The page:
Who wants to be an entrepreneur in these industries when these oligopolies will gobble up your innovations for free and leave you high and dry? Sure, there will always be naïve idealists who think they if they build a better mousetrap, the world will beat a path to their door. However, what they don’t realize is that instead of paying for the mousetrap, these oligopolies would rather take your mousetrap, use their market power to overwhelm what pitiful marketing you could muster, and then reap all the profits of your labor. In the meantime, they’ll label you a “patent troll” and cause you to spend millions of dollars just prove your patent is valid. Given that you are unlikely to have millions of dollars to spend, the end of that story is quite predictable (and for the oligopolies, quite repeatable).

    Ned … your shtick is to say “hey … we are the good guys … the hardware guys. Don’t blame us, blame those evil software and medical diagnostic guys.” That type of attitude doesn’t win you any friends from the people who could help you in your battles. Patent law is and should always be technology-agnostic. Once we open up the can of worms as to whose technology is more important than others and who should get special treatment (for better or for worse), the special interest groups and lobbyists will turn patent law into much more of a quagmire than it already is.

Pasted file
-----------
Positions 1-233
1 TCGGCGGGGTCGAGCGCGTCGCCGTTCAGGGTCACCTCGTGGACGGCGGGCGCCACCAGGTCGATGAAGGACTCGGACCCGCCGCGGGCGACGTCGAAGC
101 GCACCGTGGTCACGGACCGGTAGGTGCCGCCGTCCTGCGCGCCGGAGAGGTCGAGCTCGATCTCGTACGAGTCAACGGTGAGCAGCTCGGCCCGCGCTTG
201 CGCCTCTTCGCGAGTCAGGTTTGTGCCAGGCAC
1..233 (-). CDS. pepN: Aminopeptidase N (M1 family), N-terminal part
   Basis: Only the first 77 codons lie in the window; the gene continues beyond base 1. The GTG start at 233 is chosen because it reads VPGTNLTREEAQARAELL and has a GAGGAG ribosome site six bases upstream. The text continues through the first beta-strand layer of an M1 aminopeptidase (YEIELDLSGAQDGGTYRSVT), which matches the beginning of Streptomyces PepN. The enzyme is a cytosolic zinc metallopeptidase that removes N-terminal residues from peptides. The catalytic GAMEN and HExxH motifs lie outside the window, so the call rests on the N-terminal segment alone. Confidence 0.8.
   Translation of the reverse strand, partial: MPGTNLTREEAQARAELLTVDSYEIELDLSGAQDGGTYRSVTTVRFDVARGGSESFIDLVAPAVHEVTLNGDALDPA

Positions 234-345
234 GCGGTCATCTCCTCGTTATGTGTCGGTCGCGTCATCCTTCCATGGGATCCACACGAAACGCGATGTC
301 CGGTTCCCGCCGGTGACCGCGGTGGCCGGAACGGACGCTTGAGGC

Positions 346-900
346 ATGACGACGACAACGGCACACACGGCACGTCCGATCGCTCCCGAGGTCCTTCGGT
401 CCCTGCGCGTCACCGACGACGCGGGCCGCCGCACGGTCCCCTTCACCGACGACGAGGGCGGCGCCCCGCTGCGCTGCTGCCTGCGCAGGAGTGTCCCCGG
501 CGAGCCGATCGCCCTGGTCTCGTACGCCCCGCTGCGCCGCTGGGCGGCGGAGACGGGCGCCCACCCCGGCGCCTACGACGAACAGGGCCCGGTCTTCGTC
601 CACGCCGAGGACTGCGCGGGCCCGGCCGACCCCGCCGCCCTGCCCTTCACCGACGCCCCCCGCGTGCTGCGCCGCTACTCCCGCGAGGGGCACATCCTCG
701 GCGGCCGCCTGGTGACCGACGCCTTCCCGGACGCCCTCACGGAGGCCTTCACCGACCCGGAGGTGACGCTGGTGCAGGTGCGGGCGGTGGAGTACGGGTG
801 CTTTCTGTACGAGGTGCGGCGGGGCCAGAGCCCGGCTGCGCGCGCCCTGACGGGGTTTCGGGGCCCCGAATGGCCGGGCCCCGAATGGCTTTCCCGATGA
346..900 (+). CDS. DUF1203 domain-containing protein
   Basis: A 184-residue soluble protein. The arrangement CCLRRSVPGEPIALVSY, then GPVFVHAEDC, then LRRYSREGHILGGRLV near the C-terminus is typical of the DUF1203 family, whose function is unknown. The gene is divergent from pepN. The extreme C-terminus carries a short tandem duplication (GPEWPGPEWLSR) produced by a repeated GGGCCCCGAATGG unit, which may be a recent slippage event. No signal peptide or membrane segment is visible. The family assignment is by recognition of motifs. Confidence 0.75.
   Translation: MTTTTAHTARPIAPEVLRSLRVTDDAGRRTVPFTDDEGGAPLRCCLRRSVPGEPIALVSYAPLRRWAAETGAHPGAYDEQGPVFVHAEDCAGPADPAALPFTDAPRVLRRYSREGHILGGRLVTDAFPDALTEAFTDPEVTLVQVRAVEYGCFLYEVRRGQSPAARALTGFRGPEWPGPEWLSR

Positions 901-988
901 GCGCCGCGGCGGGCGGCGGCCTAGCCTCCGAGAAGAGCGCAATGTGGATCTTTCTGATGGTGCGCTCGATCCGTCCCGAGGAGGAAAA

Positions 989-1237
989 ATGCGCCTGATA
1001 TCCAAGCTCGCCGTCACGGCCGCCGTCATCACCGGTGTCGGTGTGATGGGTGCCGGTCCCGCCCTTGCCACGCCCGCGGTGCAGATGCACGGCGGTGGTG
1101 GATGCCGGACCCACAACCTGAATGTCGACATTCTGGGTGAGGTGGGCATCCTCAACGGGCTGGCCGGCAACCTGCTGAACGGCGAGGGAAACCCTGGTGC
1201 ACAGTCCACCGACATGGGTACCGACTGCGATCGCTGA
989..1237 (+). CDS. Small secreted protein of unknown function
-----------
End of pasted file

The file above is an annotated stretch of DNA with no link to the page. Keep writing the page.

Ned — until you realize that the pro-patent, pro-innovation, pro-technology, and pro-growth group are going to stand together, as group, or fall together, as group, and act accordingly, you will continued to be rebuffed and ridiculed by those that could be your allies.

  3. Anon February 25, 2016 10:22 pm

    It does not help that Mr. Heller is exactly the type of guy that is fanning the anti-patent flames in his quest to denigrate software and business method patents.